Cooking is good grief therapy, I have discovered. For most of the week my grandmother has laid at the University Hospital. The first day I visited, the doctor checked in. Holding Grandma’s wrist, she asked conversationally, “And how are you doing today?”
“I’m dying,” Grandma said matter-of-factly, with only a hint of irony in her voice. The doctor quickly moved on to the business of keeping her comfortable. Yet, how I love the way Grandma embraced the reality of her passing. Common sense, pragmatism and surprising good humour were her strengths in life.
In my first memory of her, she is descending from the Greyhound bus that had meandered its way from Edmonton to the Crowsnest Pass, stopping at most of the postal codes in between. Instead of a scowl one would expect to see on one disembarking from this terrible trip, she wore a huge grin. “I got the seniors rate!” she said, terribly pleased with herself.
I’m sure she was happy to see her progeny. But she was possibly more thrilled at her deal. In fact, sometimes as I spring-clean my closets, and under the bed, and the downstairs ‘storage room’, I curse the bargain-lover in me. I have Grandma to thank for that trait. (Mostly its a blessing... ask me on any given day what I am wearing that is second hand and I’ll happily tell you what, where I bought it AND ESPECIALLY how much I bought it for. This trait is one shared by many of my maternal family. At any given reunion, compliment an aunt on her blouse, shoes, or purse and she will not thank you for the compliment but gleefully report how much she paid for it. Usually if its over $5 you can’t brag about it.)
After my husband and I moved into our first apartment, we invited my grandparents over for supper. I served Greek salad as a starter. We munched quietly away until Grandma bit into her first yellow pepper. “What is this delicious thing?” she asked. Never had she tried a yellow pepper. The more affordable green ones, she knew, but yellow peppers were a decadence that she hadn’t indulged! I loved this about her. She remembered a time when expensive food and out-of-season treats were not an option. So she appreciated these foods in a way I can’t due to my laissez-faire approach (at best) and sense of entitlement (at worst).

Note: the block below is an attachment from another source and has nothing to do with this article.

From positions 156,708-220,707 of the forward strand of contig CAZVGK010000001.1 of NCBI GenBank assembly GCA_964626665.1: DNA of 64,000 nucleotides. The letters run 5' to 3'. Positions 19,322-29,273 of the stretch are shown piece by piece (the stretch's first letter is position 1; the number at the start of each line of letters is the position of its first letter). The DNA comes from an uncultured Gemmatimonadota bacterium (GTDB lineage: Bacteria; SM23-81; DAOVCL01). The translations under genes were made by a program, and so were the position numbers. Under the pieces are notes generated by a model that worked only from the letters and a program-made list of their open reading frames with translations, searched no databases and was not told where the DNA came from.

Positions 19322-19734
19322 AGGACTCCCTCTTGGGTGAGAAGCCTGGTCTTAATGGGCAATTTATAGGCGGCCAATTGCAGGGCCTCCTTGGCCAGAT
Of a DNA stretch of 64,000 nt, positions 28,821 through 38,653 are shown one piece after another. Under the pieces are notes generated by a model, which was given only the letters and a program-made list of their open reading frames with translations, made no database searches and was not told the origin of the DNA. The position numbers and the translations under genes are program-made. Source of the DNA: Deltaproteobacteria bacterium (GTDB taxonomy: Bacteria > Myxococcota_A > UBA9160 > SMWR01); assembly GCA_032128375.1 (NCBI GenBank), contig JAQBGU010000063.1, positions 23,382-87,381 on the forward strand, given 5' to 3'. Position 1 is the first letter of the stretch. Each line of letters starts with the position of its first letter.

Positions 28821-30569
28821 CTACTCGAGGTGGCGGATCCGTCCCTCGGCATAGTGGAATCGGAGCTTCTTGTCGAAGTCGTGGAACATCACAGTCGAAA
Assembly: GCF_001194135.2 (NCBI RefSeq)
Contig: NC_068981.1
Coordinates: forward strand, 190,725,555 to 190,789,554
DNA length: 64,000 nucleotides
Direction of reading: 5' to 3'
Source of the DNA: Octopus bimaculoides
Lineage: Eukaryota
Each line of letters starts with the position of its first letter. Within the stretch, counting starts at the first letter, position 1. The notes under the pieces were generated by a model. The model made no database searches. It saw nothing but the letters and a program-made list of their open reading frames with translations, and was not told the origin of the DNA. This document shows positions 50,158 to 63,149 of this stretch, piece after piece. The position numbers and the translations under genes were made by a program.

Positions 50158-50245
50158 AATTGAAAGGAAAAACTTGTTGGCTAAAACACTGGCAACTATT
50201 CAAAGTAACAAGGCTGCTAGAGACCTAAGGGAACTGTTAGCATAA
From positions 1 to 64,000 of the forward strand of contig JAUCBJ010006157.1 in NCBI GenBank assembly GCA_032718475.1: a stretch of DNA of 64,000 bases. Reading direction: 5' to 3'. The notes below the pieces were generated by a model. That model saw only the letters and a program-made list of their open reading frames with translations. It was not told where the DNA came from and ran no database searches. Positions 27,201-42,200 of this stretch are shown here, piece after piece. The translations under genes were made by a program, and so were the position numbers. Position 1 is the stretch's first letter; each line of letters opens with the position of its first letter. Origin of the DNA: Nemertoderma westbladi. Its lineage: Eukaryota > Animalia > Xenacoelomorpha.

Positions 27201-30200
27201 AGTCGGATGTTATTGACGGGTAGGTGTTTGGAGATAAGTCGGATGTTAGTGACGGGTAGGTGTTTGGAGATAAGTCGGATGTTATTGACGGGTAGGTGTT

She was someone who lived out the values of the type of Homesteaders that I respect so much. She lived conscientiously. Not only was she thoughtful about her finances and valued recycling over new, she was careful about her relationships too. She was committed to her community and dedicated her life to her family, church, neighbourhood. She was creative about how to make resources stretch and she cheerfully dropped her agenda for the sake of other’s emergencies.
On Monday morning, Grandma passed away. I made this pie in memory of her. It, as did she, made me feel warm and comfortable.
Squash, Leek and Corn Pie with Garlic Cheese Sauce
1. Heat oven to 350.
2. Thaw or prepare pie shell for two pies.
3. Cook and cool one medium sized Buttercup or Butternut squash (I cut it in half and place face down in roasting pan in oven at 350. Put a little water in bottom of pan to steam. It’s finished when edible parts feel soft). Remove pulp, seeds and skin. Mash squash.
4. In olive oil, fry 2-3 leeks (white and light green parts) and 3-5 minced garlic bulbs until slightly browned (about 5 minutes).
5. Add squash to pan plus: 2 cups Sharp Cheddar Cheese, 2 cups Corn (frozen or fresh), 2 – 4 Tablespoons Pesto (or herb mix), Salt and Pepper to taste. Mix together.
6. Place mixture in pie shell and cover with top shell. Cook for 1 hour or until crust is golden.
7. Whisk following ingredients in saucepan 5 minutes before serving pie. Stir until thickened.
- 2 T melted butter, 2 T flour, 1 C milk, 1 C cheese, 1 – 3 t garlic powder (to taste)
8. Makes two pies. Serve pie hot with garlic cheese sauce drizzled on top.